When I draw the line probably I’m the person who learned the most from “Emacs Redux”, which is fine by me. I can only hope that some of my dear readers found something of value here as well. I make no promises for the future, but I’ll do my best to keep “Emacs Redux” alive (and useful) for another decade to come. In Emacs we trust! M-x forever!

  • Setting the Default Font for Emacs

    Even after almost 20 years of using Emacs I keep learning new things about it. I’ve always known that if you’re using Emacs on Linux the best way to set the default font is via the file .Xresources. Here’s some random example:

    Emacs.font: Iosevka Term Curly:weight=regular:size=14

    But I’ve got several computers and I use Emacs on macOS, Linux (I consider WSL Linux as well) and occasionally natively on Windows. That’s why I’ve historically preferred to use just the font in my init.el like this:

    ;; the font size here is huge, because it's for X on a HiDPI screen
    ;; X can't handle font scaling properly, therefore I just double the font size
    ;; when I have to use Emacs under X
    (set-frame-font "Cascadia Code 28")

    I recently, however, noticed that under X child frames are not using the same font and looked a lot smaller.1


    I was sure this had something to do with X not handling HiDPI screens properly, but it wasn’t immediately obvious to me why was the font in the child frame different from the font used in the primary Emacs frame.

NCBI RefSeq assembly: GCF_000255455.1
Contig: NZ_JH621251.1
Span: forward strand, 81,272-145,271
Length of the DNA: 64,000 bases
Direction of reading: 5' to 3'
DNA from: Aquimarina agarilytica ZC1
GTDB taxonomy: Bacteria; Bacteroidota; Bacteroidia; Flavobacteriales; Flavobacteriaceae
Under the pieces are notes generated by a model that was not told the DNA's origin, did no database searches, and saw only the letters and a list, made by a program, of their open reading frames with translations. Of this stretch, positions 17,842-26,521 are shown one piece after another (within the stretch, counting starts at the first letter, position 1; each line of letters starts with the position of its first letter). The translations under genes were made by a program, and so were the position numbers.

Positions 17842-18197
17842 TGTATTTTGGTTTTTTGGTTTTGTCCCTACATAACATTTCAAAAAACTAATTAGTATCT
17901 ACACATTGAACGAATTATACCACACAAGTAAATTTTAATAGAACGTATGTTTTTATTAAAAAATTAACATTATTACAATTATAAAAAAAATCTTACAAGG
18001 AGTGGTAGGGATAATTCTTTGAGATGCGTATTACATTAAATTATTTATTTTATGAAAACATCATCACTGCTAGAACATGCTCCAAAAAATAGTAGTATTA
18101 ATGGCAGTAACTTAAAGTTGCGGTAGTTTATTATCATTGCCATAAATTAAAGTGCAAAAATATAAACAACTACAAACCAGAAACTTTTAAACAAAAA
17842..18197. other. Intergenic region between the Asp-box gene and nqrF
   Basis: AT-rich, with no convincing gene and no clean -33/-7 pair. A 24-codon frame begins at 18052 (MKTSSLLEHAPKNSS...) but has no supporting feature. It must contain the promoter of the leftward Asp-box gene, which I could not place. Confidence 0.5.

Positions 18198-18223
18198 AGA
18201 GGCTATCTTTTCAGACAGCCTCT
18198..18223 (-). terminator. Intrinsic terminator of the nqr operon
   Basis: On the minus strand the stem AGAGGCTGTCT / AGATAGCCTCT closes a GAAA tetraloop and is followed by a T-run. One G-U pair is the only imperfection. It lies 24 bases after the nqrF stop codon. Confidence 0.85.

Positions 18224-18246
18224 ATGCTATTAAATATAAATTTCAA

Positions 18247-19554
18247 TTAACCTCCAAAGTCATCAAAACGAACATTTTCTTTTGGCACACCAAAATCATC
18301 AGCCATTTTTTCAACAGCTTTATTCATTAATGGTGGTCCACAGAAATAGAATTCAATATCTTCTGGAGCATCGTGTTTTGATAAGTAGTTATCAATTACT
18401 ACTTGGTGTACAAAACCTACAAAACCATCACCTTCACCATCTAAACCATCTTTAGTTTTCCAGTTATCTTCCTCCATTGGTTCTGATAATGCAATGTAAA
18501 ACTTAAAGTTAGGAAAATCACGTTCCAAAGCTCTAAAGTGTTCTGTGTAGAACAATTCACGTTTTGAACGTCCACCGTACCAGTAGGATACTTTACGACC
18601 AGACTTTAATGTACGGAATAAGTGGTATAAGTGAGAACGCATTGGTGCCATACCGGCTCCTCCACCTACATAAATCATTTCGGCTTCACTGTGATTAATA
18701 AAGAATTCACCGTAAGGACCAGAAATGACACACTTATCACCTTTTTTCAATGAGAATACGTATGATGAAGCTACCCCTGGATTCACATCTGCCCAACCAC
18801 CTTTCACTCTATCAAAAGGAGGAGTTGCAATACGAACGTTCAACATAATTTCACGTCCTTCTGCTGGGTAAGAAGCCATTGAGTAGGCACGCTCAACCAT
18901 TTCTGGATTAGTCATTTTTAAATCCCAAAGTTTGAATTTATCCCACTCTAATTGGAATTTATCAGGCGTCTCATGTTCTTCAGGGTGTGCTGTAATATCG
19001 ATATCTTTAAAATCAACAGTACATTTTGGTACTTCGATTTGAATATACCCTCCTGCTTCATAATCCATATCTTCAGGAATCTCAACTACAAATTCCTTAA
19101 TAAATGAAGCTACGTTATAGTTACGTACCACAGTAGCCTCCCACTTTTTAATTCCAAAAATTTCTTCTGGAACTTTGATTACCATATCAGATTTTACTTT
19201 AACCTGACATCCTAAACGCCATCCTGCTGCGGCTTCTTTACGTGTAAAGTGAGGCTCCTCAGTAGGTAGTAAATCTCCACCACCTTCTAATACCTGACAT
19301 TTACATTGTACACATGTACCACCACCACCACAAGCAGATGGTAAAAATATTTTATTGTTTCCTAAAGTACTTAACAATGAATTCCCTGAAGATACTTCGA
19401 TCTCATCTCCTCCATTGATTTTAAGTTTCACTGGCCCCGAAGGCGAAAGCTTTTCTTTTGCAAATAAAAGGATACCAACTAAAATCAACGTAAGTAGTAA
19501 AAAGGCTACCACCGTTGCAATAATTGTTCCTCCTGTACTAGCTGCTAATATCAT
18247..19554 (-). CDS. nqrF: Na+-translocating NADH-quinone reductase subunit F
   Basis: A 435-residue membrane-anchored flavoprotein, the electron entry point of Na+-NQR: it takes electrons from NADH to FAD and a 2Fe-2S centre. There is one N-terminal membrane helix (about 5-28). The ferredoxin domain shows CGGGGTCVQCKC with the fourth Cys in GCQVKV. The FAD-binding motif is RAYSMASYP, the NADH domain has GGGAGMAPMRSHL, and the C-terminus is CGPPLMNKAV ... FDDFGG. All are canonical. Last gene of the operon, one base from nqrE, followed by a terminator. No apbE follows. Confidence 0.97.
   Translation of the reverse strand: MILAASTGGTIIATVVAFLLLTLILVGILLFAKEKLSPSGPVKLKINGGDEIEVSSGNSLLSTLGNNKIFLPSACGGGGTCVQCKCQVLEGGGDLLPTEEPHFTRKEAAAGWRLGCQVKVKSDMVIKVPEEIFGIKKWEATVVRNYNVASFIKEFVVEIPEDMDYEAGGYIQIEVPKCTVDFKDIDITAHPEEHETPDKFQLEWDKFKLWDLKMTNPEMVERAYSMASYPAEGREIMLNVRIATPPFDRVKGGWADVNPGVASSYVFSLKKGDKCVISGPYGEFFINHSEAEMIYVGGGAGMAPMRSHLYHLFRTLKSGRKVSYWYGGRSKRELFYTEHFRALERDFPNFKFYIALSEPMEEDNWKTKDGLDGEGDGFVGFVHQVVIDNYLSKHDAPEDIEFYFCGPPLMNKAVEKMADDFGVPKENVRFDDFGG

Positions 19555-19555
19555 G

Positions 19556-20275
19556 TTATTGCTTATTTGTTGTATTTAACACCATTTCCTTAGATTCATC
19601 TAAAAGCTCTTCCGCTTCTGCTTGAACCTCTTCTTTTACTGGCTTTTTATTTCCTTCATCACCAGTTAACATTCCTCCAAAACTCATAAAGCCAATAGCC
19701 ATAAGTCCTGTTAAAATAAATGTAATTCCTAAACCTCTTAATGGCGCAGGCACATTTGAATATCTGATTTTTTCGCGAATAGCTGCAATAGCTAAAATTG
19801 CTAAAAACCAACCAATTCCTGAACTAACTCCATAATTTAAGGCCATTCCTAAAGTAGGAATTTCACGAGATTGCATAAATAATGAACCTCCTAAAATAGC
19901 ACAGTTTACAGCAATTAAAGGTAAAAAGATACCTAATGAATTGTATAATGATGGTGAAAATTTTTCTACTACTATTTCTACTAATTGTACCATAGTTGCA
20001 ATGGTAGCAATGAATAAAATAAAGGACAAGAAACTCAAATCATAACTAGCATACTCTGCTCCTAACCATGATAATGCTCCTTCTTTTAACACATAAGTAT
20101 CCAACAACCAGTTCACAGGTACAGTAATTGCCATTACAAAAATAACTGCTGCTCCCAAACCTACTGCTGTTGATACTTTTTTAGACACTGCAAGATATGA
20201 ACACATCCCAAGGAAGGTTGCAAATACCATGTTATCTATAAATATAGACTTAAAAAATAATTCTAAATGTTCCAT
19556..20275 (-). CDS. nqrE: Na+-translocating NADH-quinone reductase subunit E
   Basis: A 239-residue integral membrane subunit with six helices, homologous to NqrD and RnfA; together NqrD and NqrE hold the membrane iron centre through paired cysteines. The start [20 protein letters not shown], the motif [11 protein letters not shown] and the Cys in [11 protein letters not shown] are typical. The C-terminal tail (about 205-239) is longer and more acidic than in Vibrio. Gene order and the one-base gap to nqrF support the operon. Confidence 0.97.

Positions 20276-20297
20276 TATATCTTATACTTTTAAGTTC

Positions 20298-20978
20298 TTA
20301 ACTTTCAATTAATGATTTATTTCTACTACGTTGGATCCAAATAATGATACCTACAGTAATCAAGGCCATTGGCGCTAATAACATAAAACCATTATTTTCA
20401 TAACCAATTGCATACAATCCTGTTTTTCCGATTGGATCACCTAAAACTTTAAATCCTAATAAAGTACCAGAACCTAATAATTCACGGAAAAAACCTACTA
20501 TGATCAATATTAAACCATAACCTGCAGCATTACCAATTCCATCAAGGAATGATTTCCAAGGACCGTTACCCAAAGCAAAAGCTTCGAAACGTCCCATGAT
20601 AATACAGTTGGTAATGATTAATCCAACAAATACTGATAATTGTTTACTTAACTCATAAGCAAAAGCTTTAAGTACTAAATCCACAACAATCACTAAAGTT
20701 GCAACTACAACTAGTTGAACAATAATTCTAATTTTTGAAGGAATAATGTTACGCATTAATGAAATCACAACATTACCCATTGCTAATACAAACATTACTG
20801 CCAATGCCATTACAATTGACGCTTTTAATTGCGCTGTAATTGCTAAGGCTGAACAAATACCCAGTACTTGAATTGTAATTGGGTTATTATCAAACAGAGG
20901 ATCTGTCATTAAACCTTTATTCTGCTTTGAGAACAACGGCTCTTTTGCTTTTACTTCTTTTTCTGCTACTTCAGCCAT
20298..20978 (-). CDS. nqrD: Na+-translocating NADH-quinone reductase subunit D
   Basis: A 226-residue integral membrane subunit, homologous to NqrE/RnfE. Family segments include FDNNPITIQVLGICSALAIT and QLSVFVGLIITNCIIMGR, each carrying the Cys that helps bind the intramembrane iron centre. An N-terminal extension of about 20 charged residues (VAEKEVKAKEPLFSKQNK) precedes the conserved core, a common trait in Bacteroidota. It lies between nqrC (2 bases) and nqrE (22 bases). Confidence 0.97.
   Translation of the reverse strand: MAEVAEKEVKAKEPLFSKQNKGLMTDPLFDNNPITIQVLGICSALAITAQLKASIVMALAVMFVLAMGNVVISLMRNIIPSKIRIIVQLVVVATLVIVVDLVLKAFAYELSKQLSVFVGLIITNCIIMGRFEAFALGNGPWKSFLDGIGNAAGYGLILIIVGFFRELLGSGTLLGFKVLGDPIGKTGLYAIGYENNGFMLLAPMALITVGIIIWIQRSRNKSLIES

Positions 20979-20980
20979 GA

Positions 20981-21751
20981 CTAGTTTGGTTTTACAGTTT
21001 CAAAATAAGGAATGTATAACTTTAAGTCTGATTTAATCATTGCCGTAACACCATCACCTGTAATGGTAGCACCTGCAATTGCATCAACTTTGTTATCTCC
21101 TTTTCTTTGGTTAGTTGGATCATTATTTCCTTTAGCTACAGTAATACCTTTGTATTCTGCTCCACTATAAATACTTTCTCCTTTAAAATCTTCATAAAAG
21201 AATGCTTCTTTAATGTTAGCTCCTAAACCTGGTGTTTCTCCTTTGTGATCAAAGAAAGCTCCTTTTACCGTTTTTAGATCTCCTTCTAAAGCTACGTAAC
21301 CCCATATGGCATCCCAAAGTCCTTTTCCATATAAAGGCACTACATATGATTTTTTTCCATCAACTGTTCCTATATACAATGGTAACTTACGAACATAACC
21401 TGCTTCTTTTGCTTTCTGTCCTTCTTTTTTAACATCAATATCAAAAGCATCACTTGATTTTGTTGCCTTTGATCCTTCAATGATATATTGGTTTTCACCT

Turned out that set-frame-font by default doesn’t apply to child frames of the main frame. Fortunately you can easily address this by specifying an optional set-frame-font parameter:

    (set-frame-font FONT &optional KEEP-SIZE FRAMES INHIBIT-CUSTOMIZE)

    Set the default font to FONT. When called interactively, prompt for the name of a font, and use that font on the selected frame. When called from Lisp, FONT should be a font name (a string), a font object, font entity, or font spec.

    If KEEP-SIZE is nil, keep the number of frame lines and columns fixed. If KEEP-SIZE is non-nil (or with a prefix argument), try to keep the current frame size fixed (in pixels) by adjusting the number of lines and columns.

    If FRAMES is nil, apply the font to the selected frame only. If FRAMES is non-nil, it should be a list of frames to act upon, or t meaning all existing graphical frames. Also, if FRAMES is non-nil, alter the user’s Customization settings as though the font-related attributes of the ‘default’ face had been “set in this session”, so that the font is applied to future frames.

    If INHIBIT-CUSTOMIZE is non-nil, don’t update the user’s Customization settings.

    So, in the end all I needed to do was:

    (set-frame-font "Cascadia Code 28" nil t)

    Magic! Now the child frames had exactly the same font as the rest of my Emacs!

    Another Emacs lesson learned. That’s all I have for you today. Keep hacking!

    P.S. By the way, if someone knows that does KEEP-SIZE do exactly please share this in the comments section. I’m utterly baffled by its description.